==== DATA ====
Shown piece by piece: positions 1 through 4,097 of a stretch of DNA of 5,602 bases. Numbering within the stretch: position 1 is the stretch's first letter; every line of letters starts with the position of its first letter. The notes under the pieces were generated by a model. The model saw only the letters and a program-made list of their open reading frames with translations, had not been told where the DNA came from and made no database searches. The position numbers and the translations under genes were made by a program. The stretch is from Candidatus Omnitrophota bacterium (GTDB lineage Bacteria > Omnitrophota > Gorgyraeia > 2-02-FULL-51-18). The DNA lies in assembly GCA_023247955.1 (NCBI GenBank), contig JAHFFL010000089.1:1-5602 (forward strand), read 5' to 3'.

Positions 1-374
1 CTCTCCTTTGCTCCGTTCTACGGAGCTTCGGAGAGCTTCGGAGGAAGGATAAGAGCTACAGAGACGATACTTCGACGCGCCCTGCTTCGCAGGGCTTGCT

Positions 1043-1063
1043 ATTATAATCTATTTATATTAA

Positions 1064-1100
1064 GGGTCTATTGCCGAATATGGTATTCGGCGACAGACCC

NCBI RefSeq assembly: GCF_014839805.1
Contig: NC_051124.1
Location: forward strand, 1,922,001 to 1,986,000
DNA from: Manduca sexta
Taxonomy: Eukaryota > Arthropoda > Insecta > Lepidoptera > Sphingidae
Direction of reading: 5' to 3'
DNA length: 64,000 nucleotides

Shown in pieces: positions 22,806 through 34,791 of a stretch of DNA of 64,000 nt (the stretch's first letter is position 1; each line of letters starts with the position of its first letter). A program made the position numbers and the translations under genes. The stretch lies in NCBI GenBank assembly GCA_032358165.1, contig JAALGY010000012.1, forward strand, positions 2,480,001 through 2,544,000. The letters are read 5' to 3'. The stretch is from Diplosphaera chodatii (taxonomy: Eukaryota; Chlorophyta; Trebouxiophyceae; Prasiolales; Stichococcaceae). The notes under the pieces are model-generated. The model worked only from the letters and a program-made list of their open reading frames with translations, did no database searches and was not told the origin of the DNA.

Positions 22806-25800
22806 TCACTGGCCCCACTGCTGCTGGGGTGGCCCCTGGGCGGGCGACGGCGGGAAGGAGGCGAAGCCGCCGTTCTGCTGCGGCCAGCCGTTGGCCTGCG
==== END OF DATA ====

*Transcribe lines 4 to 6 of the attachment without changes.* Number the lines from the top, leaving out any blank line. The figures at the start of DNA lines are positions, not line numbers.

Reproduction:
Positions 1043-1063
1043 ATTATAATCTATTTATATTAA

Positions 1064-1100